Last Saturday, when I got to the hospital room, and lost no time in giving him the anointing of the sick, I was close to tears seeing someone in the prime of his life ravaged by a mysterious sickness, reduced to a helpless state, but still apparently trying to put up a gallant fight to live.

And it was during and after the anointing that the miracle happened – the miracle that for this humble writer, who is old enough to be his father, is really the ultimate meaning of Christmas, among other things.

When I did the laying on of hands, the person who recognized nobody prior to that moment showed recognition and incipient awareness. He fixed his gaze on me, and even if he was burning with fever, managed for a fleeting few minutes to steady his eyes and fix his gaze around familiar faces, his former seminary companions, my former students. After the anointing, he was drenched in sweat, trying to mumble words, trying to tell me something very important. I thought I heard a rasp of a sound that spelled like F-a-t-h-e-r! And it was at that moment of lucidity that I told him I was giving him the absolution.

But the miracle of life did not end there. The best was yet to come. There was another shift. After being bathed in sweat trying his mighty best to communicate, and knowing that he had been absolved and forgiven, the struggle to say something was gone. The sweating subsided. The shaking dwindled considerably. Prior to that words were furiously trying to get out of his mouth. At that time, words were no longer necessary. I knew. He knew. Everyone in the room understood. Words now were simply optional, but peace and love were obligatory. I saw it. I felt it. I knew it.

He smiled. I swear that that was the most winsome and convincing smile I ever saw in my life. It was the smile of God, who told me, at least, that Christmas is about hoping, that Christmas is about joy, and that Christmas is about giving. Suffering is what I saw as I got in, but it was Christian resignation and acceptance even of the unacceptable that I brought out with me. I received something wonderful. I was given the gift that even the Magi could not have given.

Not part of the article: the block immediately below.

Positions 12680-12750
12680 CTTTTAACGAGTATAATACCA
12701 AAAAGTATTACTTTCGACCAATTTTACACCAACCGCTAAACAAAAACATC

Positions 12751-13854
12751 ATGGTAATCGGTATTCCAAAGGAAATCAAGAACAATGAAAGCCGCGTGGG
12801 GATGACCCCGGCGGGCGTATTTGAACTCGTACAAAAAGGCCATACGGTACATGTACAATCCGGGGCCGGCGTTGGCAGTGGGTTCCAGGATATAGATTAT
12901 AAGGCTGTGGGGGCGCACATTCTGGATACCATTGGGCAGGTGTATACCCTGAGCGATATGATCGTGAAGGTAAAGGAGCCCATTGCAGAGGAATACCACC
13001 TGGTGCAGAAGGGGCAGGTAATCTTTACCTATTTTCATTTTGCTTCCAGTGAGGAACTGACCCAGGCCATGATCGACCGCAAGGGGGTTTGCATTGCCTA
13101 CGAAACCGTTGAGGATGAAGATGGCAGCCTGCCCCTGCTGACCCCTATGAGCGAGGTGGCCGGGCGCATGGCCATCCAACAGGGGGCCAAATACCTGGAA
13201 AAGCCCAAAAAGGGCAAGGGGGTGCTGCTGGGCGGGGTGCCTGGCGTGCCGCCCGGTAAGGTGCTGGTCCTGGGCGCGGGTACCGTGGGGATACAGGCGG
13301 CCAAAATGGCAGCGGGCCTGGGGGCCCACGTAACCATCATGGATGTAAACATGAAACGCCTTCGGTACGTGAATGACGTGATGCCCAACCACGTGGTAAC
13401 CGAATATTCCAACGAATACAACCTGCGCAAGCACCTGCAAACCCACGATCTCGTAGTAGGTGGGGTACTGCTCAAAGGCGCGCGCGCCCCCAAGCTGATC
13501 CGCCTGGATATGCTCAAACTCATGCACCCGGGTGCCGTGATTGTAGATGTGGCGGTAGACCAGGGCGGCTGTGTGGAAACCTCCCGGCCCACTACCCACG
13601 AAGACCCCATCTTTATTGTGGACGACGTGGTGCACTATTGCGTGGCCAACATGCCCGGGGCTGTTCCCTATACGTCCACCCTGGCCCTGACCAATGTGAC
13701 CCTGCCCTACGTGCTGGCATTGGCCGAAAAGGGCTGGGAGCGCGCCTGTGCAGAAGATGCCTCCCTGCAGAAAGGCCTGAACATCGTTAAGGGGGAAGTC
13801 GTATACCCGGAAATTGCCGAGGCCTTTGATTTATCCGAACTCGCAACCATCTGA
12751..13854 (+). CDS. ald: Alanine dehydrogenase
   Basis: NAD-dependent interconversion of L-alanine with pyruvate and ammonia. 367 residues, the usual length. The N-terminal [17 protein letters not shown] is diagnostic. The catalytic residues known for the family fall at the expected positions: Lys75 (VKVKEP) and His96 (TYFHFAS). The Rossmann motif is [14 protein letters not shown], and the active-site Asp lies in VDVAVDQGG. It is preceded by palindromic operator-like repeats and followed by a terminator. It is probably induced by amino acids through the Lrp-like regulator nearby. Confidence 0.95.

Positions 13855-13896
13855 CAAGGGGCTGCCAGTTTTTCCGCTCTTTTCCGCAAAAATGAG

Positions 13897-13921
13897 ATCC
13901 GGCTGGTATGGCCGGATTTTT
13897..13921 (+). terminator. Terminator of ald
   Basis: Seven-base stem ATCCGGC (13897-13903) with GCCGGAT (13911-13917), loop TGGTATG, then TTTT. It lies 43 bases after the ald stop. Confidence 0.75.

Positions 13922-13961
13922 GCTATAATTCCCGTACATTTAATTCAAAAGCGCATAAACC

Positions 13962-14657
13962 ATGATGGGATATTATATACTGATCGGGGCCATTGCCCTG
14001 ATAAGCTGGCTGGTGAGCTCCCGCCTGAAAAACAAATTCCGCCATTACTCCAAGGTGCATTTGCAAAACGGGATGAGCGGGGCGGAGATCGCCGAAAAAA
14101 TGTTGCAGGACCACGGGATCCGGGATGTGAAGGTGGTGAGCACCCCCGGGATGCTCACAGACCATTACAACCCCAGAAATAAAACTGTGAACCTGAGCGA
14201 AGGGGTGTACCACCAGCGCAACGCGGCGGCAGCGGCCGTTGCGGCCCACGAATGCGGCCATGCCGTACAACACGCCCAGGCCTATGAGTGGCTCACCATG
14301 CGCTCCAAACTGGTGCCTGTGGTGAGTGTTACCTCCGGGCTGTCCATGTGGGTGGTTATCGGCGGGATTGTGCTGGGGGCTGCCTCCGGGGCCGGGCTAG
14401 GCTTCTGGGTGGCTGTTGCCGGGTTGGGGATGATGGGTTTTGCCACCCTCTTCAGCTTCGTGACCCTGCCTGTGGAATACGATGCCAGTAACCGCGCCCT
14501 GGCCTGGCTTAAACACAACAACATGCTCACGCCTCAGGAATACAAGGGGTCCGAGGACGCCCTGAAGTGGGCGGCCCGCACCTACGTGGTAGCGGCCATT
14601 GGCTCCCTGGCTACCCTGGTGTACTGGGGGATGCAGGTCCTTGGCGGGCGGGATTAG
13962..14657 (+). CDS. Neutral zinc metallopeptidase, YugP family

Whoever says there is nothing right with gift-giving in Christmas either does not know Scripture or ignores it altogether. Let me repeat what Scripture says in all four Masses of Christmas Day:

“A child is born for us, a son is given to us.”  (Isaiah)

“Jesus Christ gave himself for us.” (Paul)

“A savior has been born for you who is Christ the Lord.” (Luke)

“But to those who did accept him he gave power to become children of God.” (John)


I got inside the hospital room poor as a mouse, in my lack of sleep, in my lack of hope, and in my cynicism. I brought with me a tired world, a hopeless world, a beaten world – beaten by the contours of hopelessness around me, even because of me. I got out of it a richer man, enriched by a dying man who gave me the best and most memorable Christmas gift ever.